There has been a growing and welcomed focus on sea and water in South African contexts as part of a critical humanities project on environmental challenges and in facing entangled histories of colonisation through oceans, what Isabel Hofmeyr (2019) has termed hydrocolonialism. Notwithstanding this emerging body of work, narratives and experiences from the global South that are engaging the sea for justice scholarship have not been well represented in international spaces and writings. This chapter provides a local and global context for the edited volume. Key philosophical and methodological framings are unpacked, including hydrofeminism, coined by Astrida Neimanis (2012), which serves as a primary lens within the book and in the growing body of scholarship that pertains to hydrofeminism.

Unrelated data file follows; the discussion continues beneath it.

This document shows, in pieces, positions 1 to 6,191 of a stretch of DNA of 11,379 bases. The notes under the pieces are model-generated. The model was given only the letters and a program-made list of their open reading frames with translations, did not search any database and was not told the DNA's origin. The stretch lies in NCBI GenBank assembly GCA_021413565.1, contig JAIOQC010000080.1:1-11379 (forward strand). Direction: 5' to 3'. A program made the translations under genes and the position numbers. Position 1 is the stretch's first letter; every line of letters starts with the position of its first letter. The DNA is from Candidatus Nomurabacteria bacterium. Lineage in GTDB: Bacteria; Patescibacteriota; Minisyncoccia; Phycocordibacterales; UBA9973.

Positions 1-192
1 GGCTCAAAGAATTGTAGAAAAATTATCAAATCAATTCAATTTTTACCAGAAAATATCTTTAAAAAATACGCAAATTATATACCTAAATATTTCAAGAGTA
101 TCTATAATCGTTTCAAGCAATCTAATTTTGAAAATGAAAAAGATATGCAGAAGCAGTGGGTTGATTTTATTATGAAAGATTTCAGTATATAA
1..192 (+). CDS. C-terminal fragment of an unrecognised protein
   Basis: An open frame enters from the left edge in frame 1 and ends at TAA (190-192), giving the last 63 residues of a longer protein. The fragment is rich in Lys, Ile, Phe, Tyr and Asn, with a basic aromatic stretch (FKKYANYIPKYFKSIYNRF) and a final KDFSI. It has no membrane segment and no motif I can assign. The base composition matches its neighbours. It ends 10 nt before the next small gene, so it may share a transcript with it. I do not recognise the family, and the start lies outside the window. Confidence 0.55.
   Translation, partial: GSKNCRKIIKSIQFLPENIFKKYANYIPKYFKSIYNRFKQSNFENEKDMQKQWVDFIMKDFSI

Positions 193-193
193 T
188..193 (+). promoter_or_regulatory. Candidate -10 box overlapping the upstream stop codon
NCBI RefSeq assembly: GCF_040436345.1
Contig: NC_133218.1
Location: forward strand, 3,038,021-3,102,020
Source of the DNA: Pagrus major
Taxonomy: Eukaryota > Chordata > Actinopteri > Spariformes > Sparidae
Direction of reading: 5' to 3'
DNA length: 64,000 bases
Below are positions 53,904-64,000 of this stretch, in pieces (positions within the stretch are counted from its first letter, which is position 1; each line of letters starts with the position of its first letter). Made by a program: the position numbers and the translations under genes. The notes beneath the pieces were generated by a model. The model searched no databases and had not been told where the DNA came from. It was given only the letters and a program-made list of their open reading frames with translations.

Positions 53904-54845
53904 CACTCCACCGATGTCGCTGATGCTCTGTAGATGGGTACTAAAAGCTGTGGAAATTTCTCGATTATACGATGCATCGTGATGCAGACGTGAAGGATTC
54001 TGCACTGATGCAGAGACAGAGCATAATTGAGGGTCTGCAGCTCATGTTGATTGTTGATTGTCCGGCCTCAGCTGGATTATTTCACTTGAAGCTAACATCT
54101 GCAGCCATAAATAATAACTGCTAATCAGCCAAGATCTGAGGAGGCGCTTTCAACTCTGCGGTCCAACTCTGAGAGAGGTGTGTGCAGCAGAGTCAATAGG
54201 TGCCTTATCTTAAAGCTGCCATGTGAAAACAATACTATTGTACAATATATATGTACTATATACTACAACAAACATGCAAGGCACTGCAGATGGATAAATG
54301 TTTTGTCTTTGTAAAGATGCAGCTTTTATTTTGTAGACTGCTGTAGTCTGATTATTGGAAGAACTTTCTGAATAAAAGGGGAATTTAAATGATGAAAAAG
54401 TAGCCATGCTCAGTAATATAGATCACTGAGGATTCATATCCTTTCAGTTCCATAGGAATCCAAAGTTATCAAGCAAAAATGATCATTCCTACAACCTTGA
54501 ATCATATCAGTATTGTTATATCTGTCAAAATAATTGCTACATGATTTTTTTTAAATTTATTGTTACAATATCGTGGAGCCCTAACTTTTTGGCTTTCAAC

Posthumanist, decolonial and indigenous feminist thought are also key to framing the studies represented here. Thinking across disciplines and modalities, particular collaborations of art and activism are threaded through much of this work as well. Three key themes are identified as evident in current emphases that engage oceanic thinking in South African scholarship, activism and art, including: the the recognition and working with ocean/s as a political, haunted space with respect to the violent past of colonisation and apartheid and its remains in the present; a deep sensitivity and engagement with ocean/s and hauntings of the present and future of global environmental damages and challenges; and an appreciation of the ocean and beaches as spaces of possibility for individual and community healing, transformation, pedagogy, alternative scholarship, activism, justice and change.


Tamara Shefer, Vivienne Bozalek and Nike Romano